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Ologhai Jones

House Insurance

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If I wasn't planning to move out of my house soonish, I would probably re-evaluate my house insurance situation. At present, I just get my house insurance through the same high-street bank with whom I have my mortgage, and I can't imagine that's the cheapest way to go! (I'm sure Martin Lewis would have stern words with me...)

However, I have been wondering if, even though it's possible to reduce premiums by switching, do you actually get what you pay for with house insurance?

I haven't had much call to use my house insurance thankfully, although I did lose a couple of tiles off my roof within the last year sometime, and, this morning, I managed to make a partially blocked drain into a thoroughly blocked drain through my amateurish poking-of-the-stick rituals. I called my insurer -- the professional poking-of-the-stick man left about 20 minutes ago, the waters running clear -- and this at a time of a national insurance emergency no less (at least, I imagine so).

So, I may be paying over the odds, but I feel I get first-class service and response.

In the experience of others, could I expect the same quality despite paying less?

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If I wasn't planning to move out of my house soonish, I would probably re-evaluate my house insurance situation. At present, I just get my house insurance through the same high-street bank with whom I have my mortgage, and I can't imagine that's the cheapest way to go! (I'm sure Martin Lewis would have stern words with me...)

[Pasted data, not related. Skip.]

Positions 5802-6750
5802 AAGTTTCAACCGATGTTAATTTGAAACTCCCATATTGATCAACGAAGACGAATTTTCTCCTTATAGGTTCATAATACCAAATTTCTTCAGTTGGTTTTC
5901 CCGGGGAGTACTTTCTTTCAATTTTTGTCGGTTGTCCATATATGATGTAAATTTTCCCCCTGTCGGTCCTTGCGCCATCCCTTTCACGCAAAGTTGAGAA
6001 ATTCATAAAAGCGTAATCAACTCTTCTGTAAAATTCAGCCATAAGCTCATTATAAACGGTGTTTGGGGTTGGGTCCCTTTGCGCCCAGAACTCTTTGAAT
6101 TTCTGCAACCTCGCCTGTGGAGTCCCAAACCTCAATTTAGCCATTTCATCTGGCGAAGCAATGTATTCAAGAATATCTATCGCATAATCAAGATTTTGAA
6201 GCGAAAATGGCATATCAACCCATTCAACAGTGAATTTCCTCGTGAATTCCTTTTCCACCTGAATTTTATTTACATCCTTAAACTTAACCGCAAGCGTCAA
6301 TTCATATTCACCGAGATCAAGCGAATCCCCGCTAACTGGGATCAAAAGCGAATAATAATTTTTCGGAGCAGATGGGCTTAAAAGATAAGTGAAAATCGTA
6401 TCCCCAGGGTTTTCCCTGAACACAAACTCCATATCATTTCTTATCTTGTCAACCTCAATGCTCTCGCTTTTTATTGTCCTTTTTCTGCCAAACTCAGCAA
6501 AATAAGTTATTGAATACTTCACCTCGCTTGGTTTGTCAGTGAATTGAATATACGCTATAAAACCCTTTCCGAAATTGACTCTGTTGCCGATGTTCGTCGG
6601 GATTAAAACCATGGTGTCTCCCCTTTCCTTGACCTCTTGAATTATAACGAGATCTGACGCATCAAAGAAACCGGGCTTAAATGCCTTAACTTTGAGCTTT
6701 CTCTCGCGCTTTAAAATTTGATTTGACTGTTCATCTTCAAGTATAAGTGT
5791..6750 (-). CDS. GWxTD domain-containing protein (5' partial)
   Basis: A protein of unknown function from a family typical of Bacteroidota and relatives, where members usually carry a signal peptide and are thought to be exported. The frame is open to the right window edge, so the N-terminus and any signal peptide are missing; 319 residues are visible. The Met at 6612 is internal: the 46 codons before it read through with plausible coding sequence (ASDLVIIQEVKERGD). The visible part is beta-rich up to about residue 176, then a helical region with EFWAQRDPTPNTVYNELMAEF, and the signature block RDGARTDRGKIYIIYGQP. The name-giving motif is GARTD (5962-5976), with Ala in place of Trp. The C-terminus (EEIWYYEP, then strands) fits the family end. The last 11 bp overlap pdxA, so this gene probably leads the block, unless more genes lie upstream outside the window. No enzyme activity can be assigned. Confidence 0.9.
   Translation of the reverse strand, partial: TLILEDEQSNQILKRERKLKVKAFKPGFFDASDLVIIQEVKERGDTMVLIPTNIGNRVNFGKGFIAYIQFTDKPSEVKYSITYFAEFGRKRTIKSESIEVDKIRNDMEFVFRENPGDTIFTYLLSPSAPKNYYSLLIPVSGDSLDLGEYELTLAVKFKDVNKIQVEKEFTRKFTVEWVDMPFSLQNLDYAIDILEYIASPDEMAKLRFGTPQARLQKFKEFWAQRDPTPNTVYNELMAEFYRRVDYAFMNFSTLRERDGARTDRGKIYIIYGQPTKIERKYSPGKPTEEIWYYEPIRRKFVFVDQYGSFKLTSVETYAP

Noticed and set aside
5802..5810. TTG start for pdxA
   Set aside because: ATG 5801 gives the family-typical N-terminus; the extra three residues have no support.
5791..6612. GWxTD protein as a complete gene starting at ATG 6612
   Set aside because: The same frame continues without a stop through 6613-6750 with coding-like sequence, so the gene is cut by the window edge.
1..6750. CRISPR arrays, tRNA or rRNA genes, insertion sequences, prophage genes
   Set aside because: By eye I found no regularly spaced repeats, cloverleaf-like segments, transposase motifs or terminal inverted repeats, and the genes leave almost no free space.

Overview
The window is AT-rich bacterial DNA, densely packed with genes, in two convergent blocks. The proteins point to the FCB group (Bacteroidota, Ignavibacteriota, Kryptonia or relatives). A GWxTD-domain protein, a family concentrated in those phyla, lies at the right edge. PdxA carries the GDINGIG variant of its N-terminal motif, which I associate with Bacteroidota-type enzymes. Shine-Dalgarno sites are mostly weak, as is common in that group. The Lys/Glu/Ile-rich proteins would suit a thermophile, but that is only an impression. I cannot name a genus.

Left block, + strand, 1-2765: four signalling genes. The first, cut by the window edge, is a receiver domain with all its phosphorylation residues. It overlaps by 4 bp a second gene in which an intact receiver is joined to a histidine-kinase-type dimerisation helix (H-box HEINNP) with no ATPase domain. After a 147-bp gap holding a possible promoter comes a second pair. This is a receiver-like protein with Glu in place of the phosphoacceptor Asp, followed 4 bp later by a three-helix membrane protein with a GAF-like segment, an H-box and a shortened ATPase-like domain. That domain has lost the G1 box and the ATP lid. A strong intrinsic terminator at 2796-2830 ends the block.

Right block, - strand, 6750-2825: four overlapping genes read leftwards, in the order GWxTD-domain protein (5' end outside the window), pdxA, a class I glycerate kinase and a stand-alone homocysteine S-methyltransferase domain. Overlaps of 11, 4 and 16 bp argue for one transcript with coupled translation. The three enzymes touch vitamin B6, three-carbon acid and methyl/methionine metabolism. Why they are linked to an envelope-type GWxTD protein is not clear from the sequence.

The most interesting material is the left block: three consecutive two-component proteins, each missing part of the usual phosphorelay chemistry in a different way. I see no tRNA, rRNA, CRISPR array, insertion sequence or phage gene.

However, I have been wondering if, even though it's possible to reduce premiums by switching, do you actually get what you pay for with house insurance?

I haven't had much call to use my house insurance thankfully, although I did lose a couple of tiles off my roof within the last year sometime, and, this morning, I managed to make a partially blocked drain into a thoroughly blocked drain through my amateurish poking-of-the-stick rituals. I called my insurer -- the professional poking-of-the-stick man left about 20 minutes ago, the waters running clear -- and this at a time of a national insurance emergency no less (at least, I imagine so).

So, I may be paying over the odds, but I feel I get first-class service and response.

In the experience of others, could I expect the same quality despite paying less?

The less you pay, the harder you will find it to claim regardless of what the policy says - they're all insuring more or less the same things so the only way the price can vary that much beyond a certain amount for efficiency is if they pay out more or less in claims. I've been through this with both house and car insurance and, as a result, would never shop purely on price again.

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And how much will your insurance go up for you having claimed on it? Would a handyman have been cheaper?

As far as I know, house insurance isn't the same as car insurance in that respect: you don't get a no-claims bonus; and, I suspect, if the claims one makes aren't excessive, then there's no problem.

Of course, in the Grand Scheme of Things, insurance companies have to make a profit, so, on the average, anyone who makes a claim is causing insurance as a whole to be more expensive... but I assume you were referring to insurance becoming more expensive for me personally and directly as a result of calling my insurance company this morning.

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As far as I know, house insurance isn't the same as car insurance in that respect: you don't get a no-claims bonus; and, I suspect, if the claims one makes aren't excessive, then there's no problem.